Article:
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Reply #45: My parents retired to the Rio Grande Valley in the late 1960's, [View All]

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vickitulsa Donating Member (1000+ posts) Send PM | Profile | Ignore Tue Aug-29-06 01:34 PM
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45. My parents retired to the Rio Grande Valley in the late 1960's,
and during my frequent visits there I learned a great deal I never would have known otherwise.

First thing I learned was what it felt like to be a minority! My young husband and I found ourselves waiting in a Diary Queen until every Latino in the place had been served before they would look at us or take our order. SHOCK! My goodness, could minorities living farther north have been experiencing anything like this for a long time? Amazing how one's eyes are opened by even one such experience in life....

Another significant thing I learned from "tourista" visits across the border -- usually to shop for items sold for much less there -- occurred when the driver of the van we'd hired for the day got lost (perhaps on purpose?) and we ended up driving around for a long time in the backstreets of a village we white folk were never meant to see. I learned that POVERTY was a way of life on a massive scale in our neighbor country to the south, and it stunned and horrified me. To this day, I cannot think of Mexico without seeing those images of forlorn shacks and people flashing in my mind....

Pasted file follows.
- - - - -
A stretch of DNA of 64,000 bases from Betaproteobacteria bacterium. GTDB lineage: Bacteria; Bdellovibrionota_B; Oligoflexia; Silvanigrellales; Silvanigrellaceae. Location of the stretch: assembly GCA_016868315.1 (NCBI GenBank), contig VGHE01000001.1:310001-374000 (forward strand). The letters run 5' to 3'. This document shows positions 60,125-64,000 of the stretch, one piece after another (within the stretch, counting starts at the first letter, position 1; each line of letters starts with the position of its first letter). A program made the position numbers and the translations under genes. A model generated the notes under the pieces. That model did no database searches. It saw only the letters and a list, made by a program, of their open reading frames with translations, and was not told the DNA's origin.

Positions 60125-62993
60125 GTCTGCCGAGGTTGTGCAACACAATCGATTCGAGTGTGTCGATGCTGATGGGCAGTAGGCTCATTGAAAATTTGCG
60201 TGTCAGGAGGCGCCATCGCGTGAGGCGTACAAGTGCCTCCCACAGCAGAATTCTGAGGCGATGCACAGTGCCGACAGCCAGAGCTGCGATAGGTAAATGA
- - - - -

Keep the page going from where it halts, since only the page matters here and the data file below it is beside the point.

Suddenly I understood why so many Mexicans were heading north into the U.S. to find work and improve their lot in life -- and it made perfect sense. As my interest grew, I made it my business to learn a lot more about the Mexican government and found (not to my surprise) that it was corrupt to its core. Not unlike my own, but the whole thing seemed to be more blatant, less subtle than here.

As time went by and I'd seen the flood of immigrants northward increase, I wondered at times why the poor who struggled for a decent life didn't revolt inside their own country in the same large numbers they emigrated in, but I knew there were reasons. Now what I'm seeing appears to me to be a matter of oppressed people reaching a tipping point, a boiling point of outrage that leads to action even in the face of great risk to life, limb and wellbeing.

I figured it must surely be just that: action taken at very high risks to the individuals who are brave enough to be seen in public decrying the corruption and theft of their government, all the while it's proclaiming to be democratic. Strange how closely their "democratic elections" seem to mirror our own....

I applaud the courageous Mexicans who are fighting for their own country. I am very poor myself so I cannot contribute financially to support their noble cause, but my heart is certainly with them! I recognize that their fight IS our fight, and the implications for our own nation of the millions of Latino immigrants -- documented or not -- must be profound.

I would think that if only a few thousand DUers have their eyes opened by reading threads such as this one and then those good folks share what they've learned with people they know, the word may spread with great rapidity. Thanks for the OP; I feel a resurgence of HOPE!


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